Mark told me about the first time he forced those two words out of his mouth. “I was crying, my body was shaking with terror, and I felt completely unloveable,” he said. Four long hours sitting in Starbucks with a Christian counselor, but he had finally said it.
Even more important, he’d finally said it to himself.
In Part I of this series about what has kept my friend from high school alive, I wrote about Mark’s journey from a conservative Christian home in rural Texas to studying music at Bob Jones University (BJU). It was at BJU that he described having a spiritual crisis, in which he decided to take a temporary break from college to examine his spiritual beliefs more closely than he ever had before.
It was while Mark was exploring his Christian beliefs and doubts at a semester-long Focus on the Family’s apologetics program that he said those two words about his sexuality. It was also during that program that he came closest to killing himself. Not only did he feel confused about the most basic values and beliefs he’d built his life on, he also felt incredible self-hatred about being gay.
The storm in his soul swirled into a major climax one day as he sat in an 8-hour class about homosexuality. The teacher claimed to be heterosexual now, but had identified as gay in the past. Mark’s hatred toward himself grew that day, which he described as “one of the worst days of my life.” He also felt hope, however, because here, right in front of him, was a real-life man who had also plead with God to take away his same-sex attractions and also dreamed of having a wife and family. Just like Mark. And this man was offering a way out! A way forward.
So when Mark came out to his counselor a month later in Starbucks, his counselor arranged for Mark to meet up with this man.
“It was in that meeting that I realized it was all bullshit,” Mark told me. “In the public eye, yes, this man had been cured of his homosexual orientation, but privately? In private, he told me that he’d never really changed, but had just gotten married and had children anyway.”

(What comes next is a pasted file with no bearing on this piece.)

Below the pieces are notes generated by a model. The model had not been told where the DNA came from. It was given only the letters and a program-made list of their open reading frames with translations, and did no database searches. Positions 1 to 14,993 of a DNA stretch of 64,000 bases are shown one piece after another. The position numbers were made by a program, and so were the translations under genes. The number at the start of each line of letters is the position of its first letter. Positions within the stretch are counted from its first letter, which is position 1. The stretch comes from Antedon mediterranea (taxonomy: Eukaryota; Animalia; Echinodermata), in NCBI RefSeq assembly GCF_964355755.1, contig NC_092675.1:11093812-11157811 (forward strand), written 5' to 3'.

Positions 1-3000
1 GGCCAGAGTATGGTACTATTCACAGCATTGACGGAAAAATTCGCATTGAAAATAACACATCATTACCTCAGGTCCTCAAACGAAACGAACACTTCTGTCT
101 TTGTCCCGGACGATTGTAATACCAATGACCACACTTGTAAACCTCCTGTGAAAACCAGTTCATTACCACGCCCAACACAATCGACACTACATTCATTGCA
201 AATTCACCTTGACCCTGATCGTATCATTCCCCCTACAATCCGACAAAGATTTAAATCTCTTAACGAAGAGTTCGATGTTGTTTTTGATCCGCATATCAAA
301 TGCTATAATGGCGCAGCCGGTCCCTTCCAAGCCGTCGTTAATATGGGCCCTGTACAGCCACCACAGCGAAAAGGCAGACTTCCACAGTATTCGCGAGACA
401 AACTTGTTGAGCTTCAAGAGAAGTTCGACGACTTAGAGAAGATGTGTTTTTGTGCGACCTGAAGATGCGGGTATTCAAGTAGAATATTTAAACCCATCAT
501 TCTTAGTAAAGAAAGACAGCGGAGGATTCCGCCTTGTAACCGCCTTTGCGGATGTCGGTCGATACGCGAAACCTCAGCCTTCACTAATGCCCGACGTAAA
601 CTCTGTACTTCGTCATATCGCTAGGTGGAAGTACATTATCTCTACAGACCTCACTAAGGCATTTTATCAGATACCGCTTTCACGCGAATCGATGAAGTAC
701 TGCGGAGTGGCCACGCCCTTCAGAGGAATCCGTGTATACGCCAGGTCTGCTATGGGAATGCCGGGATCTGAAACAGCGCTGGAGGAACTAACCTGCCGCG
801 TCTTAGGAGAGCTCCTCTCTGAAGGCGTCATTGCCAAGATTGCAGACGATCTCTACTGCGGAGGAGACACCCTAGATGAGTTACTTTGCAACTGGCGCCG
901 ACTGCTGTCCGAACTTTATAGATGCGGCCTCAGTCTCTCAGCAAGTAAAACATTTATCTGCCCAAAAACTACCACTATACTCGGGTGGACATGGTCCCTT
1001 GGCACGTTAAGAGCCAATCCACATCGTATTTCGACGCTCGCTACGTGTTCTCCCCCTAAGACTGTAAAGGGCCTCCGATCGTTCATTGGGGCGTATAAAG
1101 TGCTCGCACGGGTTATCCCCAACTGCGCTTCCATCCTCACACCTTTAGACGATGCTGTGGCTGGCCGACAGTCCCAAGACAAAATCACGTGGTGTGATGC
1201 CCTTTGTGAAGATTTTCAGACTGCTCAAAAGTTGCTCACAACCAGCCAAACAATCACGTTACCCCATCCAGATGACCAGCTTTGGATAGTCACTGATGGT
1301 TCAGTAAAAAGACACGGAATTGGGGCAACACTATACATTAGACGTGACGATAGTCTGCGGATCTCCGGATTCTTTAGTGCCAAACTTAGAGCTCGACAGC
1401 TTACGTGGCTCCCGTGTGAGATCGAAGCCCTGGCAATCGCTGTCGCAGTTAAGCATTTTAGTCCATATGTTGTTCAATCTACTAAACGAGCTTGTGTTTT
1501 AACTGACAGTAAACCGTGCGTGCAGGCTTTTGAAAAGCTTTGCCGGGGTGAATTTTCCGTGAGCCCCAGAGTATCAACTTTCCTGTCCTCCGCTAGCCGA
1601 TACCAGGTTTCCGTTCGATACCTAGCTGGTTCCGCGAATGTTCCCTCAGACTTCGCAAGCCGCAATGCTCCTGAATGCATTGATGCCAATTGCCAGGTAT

After that meeting, Mark decided he would never put a woman through being married to a man who wasn’t sexually attracted to her. As he said to himself, “I’m just going to have to live with this!”
So Mark decided at that time that there was definitely nothing was wrong with himself. However, he also told me about his painful impression that Christians hated him regardless of whether he ever acted on his romantic desires, simply because he was gay and didn’t fit into their narrow definition of conservative, Christian masculinity.
Perhaps it’s no surprise that Mark hit an all-time low at this point. Suicide became less theoretical, and something to seriously consider. Mark found his confusing and splintered life to be maddening.
“I’d refuse to go out for drinks with my fellow students at Focus on the Family because that was against the rules, while at the same time, I doubted whether the God supposedly behind these rules even existed,” he explained.
So why did Mark almost kill himself? He gave two reasons.
“I thought committing suicide would actually make everyone else’s lives better. I felt like a burden to others,” Mark explained. “I knew they would be upset that I killed myself, but I thought I knew better than they did what was really the best thing for us all.”
The second reason was harder for Mark to talk about, in a way. Because it was about revenge.